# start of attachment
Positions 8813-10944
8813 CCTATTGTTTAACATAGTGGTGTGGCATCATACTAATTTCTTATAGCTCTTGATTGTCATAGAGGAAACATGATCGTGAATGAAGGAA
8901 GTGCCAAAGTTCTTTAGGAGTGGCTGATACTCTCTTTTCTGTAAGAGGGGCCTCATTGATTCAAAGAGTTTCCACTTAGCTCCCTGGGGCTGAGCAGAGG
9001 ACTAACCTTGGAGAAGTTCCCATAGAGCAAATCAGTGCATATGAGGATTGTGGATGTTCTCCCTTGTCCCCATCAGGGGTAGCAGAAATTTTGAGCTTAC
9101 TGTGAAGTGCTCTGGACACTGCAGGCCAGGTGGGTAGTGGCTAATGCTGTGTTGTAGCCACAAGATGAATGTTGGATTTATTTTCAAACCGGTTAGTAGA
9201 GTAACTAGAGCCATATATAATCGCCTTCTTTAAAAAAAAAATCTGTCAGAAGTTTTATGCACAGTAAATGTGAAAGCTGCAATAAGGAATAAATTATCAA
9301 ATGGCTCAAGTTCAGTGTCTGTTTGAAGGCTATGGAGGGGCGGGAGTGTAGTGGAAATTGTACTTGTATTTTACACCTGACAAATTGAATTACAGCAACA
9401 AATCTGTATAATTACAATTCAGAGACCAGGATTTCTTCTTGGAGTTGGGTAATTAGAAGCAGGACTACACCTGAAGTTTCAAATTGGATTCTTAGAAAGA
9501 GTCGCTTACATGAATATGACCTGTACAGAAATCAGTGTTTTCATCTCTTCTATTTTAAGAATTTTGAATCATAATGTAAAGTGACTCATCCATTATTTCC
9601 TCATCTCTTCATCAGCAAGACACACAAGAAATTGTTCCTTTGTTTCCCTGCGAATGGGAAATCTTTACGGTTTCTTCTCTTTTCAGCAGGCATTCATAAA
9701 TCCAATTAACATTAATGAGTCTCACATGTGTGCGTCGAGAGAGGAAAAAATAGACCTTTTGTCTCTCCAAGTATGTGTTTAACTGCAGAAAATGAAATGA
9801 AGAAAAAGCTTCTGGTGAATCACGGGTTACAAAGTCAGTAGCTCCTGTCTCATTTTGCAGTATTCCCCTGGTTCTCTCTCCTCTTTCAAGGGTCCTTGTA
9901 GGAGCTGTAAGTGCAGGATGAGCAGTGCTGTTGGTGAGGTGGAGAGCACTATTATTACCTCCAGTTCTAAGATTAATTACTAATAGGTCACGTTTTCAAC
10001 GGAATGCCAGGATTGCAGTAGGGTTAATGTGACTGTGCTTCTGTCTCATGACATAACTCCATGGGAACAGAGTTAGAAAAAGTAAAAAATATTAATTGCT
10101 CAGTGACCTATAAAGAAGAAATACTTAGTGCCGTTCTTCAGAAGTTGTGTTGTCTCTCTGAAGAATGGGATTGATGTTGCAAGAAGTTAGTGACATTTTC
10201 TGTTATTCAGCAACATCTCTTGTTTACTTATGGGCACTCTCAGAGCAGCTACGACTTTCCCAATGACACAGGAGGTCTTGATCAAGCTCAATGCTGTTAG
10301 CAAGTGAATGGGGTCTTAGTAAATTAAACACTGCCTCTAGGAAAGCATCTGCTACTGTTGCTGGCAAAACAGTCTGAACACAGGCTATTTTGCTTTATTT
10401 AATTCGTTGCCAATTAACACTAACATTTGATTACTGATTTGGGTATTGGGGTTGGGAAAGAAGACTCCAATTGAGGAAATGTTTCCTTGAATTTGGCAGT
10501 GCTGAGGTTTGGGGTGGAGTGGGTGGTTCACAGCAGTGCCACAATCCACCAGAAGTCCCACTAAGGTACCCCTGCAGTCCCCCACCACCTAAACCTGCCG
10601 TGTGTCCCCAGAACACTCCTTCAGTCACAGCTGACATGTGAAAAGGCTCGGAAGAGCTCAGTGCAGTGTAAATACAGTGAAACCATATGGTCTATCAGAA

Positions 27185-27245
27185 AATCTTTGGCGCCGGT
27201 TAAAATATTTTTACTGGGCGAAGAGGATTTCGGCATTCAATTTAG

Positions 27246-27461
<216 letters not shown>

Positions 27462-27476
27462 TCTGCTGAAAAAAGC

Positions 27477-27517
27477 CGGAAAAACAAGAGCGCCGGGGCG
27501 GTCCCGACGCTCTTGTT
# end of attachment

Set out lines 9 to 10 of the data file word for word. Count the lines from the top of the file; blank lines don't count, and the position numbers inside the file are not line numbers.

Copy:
9501 GTCGCTTACATGAATATGACCTGTACAGAAATCAGTGTTTTCATCTCTTCTATTTTAAGAATTTTGAATCATAATGTAAAGTGACTCATCCATTATTTCC
9601 TCATCTCTTCATCAGCAAGACACACAAGAAATTGTTCCTTTGTTTCCCTGCGAATGGGAAATCTTTACGGTTTCTTCTCTTTTCAGCAGGCATTCATAAA